Over the next few years, 6,000 genetic samples from grave finds from the early Middle Ages will be the focus of work by scientists from disciplines as diverse as archeology, anthropology, genetics and history. It is the first study of its kind. The large number of finds forms the core of the project "HistoGenes" (Integrating genetic, archaeological and historical perspectives on Eastern Central Europe, 400-900 AD), which is funded by a Synergy Grant from the European Research Council (ERC). On February 18, it was presented publicly for the first time. The genetic analysis of ancient DNA and the historical interpretation of the results should provide new insights into the numerous resettlements that occurred during the "Migration Period".
The project is endowed with ten million euros over a period of six years. It is coordinated by Walter Pohl, director of the Institute for Medieval Research of the Austrian Academy of Sciences (OeAW) and Professor at the University of Vienna. In an interview, Walter Pohl explains how centuries-old genetic material can be researched and what can thereby be learned about the history of Europe.
What exactly is HistoGenes about?
Walter Pohl: The HistoGenes project brings together different disciplines: genetics, archeology, history and anthropology. It is about using new ways of analyzing ancient DNA to learn more about the population history of Eastern Central Europe. We want to examine the living conditions of people in the turbulent times of migration. Nowhere else in Europe between 400 and 900 AD were there so many migratory movements of different peoples as in the Carpathian Basin, i.e., between Vienna and Belgrade. This distant mirror can also tell us a lot about the different consequences of migration in general.
From a genetic point of view, HistoGenes is a breakthrough because never before has a project been carried out with so many samples of ancient DNA.
What new insights can be gained from the genetic analysis of ancient DNA?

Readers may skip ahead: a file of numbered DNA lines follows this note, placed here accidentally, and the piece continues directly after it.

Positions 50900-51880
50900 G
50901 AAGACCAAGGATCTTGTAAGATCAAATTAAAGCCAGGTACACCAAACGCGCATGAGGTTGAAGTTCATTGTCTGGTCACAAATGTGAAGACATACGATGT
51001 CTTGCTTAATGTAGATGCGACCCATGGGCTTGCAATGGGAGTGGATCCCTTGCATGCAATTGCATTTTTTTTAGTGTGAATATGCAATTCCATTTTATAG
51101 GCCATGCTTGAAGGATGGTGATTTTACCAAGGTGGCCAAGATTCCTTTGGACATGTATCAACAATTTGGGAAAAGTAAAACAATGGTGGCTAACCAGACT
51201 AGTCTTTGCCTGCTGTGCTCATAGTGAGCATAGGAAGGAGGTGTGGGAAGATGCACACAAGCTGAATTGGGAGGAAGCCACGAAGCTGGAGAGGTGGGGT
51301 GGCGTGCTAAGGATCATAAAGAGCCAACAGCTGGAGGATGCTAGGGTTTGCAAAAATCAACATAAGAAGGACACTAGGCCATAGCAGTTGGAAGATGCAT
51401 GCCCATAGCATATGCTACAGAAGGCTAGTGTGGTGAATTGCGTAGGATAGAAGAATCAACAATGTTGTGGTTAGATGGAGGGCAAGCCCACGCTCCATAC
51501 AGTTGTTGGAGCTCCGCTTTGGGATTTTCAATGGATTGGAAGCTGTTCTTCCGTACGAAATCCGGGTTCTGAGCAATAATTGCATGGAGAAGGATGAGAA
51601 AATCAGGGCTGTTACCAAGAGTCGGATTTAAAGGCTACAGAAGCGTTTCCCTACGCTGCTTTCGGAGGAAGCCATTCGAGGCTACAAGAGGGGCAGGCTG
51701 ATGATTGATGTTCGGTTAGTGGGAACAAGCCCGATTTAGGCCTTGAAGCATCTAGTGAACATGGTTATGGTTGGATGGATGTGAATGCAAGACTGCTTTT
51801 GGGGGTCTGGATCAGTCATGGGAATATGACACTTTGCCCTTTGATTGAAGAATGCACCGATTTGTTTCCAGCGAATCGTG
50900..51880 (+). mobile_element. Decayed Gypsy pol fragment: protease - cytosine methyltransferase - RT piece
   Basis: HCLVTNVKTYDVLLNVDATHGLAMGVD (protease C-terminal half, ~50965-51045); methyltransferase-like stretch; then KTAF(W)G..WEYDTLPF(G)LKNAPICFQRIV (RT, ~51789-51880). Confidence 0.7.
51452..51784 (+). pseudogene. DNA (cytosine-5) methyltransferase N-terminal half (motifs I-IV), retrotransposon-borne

Pohl: On the one hand, we can learn more about people and how they lived from 1,500 to 1,000 years ago. We can also gain new and better insights into the changes that occurred at this time. A big advantage is that, in the five centuries we are researching, we have well over 100,000 graves with burial objects that have been uncovered and documented. We will genetically sample 6,000 of these and examine them in more detail. From a genetic point of view, HistoGenes is a breakthrough because never before has a project been carried out with so many samples of ancient DNA.
And on the other hand?
Pohl: On the other hand, we can find out from the different sources how the various types of information fit together. We work with proven methods of archeological and historical research, as well as with scientific methods such as genetic analysis and isotope analysis, to illuminate the population history of a distant time from all directions – in other words, using the best of each research field.
The samples will be genetically analyzed using the latest methods, and pathogens will also be screened. So, we can see whether, for example, plague bacteria are detectable in these bones.
How do you go about testing the genetic samples?
Pohl: Our principle is not to take a few samples from hundreds of burial sites, but rather to sample entire burial sites to better understand past communities. The samples will be genetically analyzed using the latest methods, and pathogens will also be screened. So, we can see whether, for example, plague bacteria are detectable in these bones. Isotope analysis can be used to find out whether the people migrated to or were born in the area.